Childhood Memories & The Next Generation


Growing up was simple back in the 70’s. There were no worries about people snatching children off the street, the internet wasn’t even mated between sperm and egg, and we still had the old rotary phones. Cell phones were unheard of. Apps? What the hell is that? Social media? Blogs? The only thing that was cool and new was the new electric typewriter that replaced the manual typewriter and the pushbutton telephone was on the brink of “making it big.”

And, yes. We had color TV – I would refuse to watch the “Brady Bunch” or “Hawaii 5-0” without it.

When I was growing up in Hanover Park, my parents made a toy room for my sister and I. This is where our imaginations went into overdrive.

What’s an imagination you ask? Let Willy Wonka fill you in….

This is where we discovered that when  you had a cardboard box,  you could figure out at least a dozen fun things to do with it: Makeshift coffin, pretend freezer to hide a dead body….ya know, all the fun stuff.

This where my sister and I came up with our newfound venture “The Grapevine.” Funny how we turned out to both be wino’s, but the Grapevine was our imaginary restaurant where we made up menus for our friends and then whatever they ordered came delivered on a plastic plate with incredibly delicious plastic food.

The Toy Room is also where I let out my aggression. When I hated my sister, I would chop her Skipper doll’s hair (for you “youngin’s” out there, that was Barbie’s younger sister), to look like really bad bed hair.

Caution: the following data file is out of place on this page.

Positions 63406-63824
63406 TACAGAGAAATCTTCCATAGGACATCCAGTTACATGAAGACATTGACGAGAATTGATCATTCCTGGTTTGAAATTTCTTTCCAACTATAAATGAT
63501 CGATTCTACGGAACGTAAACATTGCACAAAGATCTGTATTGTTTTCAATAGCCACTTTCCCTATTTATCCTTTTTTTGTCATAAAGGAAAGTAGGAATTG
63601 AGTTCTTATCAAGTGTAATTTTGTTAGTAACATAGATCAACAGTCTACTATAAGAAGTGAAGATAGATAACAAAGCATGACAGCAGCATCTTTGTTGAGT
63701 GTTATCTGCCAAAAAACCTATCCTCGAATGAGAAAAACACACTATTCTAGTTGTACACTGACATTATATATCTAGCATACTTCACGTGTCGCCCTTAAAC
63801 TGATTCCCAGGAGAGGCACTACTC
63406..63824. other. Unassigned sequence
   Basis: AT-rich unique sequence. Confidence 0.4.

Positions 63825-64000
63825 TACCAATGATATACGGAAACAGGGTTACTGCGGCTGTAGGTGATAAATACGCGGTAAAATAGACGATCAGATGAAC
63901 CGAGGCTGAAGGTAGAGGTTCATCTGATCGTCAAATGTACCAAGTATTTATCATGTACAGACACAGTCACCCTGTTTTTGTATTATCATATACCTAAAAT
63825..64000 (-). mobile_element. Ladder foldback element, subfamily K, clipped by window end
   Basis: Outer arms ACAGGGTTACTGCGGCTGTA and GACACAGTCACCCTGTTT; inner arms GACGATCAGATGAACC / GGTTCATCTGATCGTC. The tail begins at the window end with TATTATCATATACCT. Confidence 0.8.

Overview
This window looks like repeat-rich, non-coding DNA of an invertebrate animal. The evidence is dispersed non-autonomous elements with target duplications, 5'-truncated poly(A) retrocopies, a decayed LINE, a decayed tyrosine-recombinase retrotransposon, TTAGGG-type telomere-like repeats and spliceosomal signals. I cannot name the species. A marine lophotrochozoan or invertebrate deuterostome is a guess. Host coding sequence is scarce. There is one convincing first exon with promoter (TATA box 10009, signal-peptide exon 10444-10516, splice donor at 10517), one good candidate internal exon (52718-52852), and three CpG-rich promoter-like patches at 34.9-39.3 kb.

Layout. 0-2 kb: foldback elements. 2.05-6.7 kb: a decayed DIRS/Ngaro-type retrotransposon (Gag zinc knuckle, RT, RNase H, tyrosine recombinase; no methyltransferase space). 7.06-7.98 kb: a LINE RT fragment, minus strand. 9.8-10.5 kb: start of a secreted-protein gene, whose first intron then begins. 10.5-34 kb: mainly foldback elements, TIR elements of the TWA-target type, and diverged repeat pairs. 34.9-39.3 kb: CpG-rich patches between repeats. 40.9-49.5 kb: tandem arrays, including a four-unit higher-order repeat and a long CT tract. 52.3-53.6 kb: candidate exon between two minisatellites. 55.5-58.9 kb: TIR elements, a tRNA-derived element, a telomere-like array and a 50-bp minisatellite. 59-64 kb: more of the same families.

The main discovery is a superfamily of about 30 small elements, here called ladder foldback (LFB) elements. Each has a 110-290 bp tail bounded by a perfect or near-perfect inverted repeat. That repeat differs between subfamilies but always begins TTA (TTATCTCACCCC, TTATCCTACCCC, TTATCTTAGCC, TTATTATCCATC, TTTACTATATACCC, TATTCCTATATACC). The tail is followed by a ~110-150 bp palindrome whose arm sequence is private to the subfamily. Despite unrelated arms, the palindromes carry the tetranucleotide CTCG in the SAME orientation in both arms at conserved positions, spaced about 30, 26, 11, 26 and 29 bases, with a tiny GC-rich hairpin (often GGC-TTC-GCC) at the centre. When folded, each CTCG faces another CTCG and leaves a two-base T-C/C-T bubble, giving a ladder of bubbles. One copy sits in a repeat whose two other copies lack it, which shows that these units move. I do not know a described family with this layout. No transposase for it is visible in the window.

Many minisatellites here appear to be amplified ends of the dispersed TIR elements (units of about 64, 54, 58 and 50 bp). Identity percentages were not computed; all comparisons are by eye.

This is also where I wrote with permanent red marker “666” on my doll’s forehead because I felt she was constantly staring at me (and, this is also in conjunction with me seeing The Omen). I think I was 8 or 9 at the time. My mother was furious with me because it was the only “lifelike” doll I had. It wasn’t bad enough I would drag this poor thing around by its hair and toss it into a corner hitting the easy bake oven, but to permanently mark on the doll’s forehead with red marker “666” was unforgivable.

Why did I treat dolls that way? I hated dolls, that’s why. I liked Barbie’s  because there was alot of role playing with cars, other Barbie’s and big Barbie playhouses with pools and all the other cool Barbie stuff that came with it. But a doll? I mean, this doll was stupid to me – it did nothing but stare at me from the corner. I became afraid of it and kept it in it’s crocheted blue bonnet and baby outfit (since it had no other clothes to transform into a waitress, or a cashier from Kmart).

The Toy Room was where we would break out “the tunnel.” This was nothing but a gigantic slinky with flimsy material covering it. We would place it in the yard and crawl thru it like a makeshift obstacle course.

Then, there were the board games: Candy Land, Don’t Break the Ice, Ants In the Pants, Sorry!, Monopoly (where I always lost), Pick Up Stix, and the famous Ouija board.

We started a girl band with our neighbors called, “The Sunshine Girls.” I was the drummer and used two butterknives as drumsticks to beat against my Barbie suitcase. This is when the  Partridge Family and the Monkees were the shit, we would watch “Dark Shadows” every afternoon, and be inside the house when our garage door lights came on.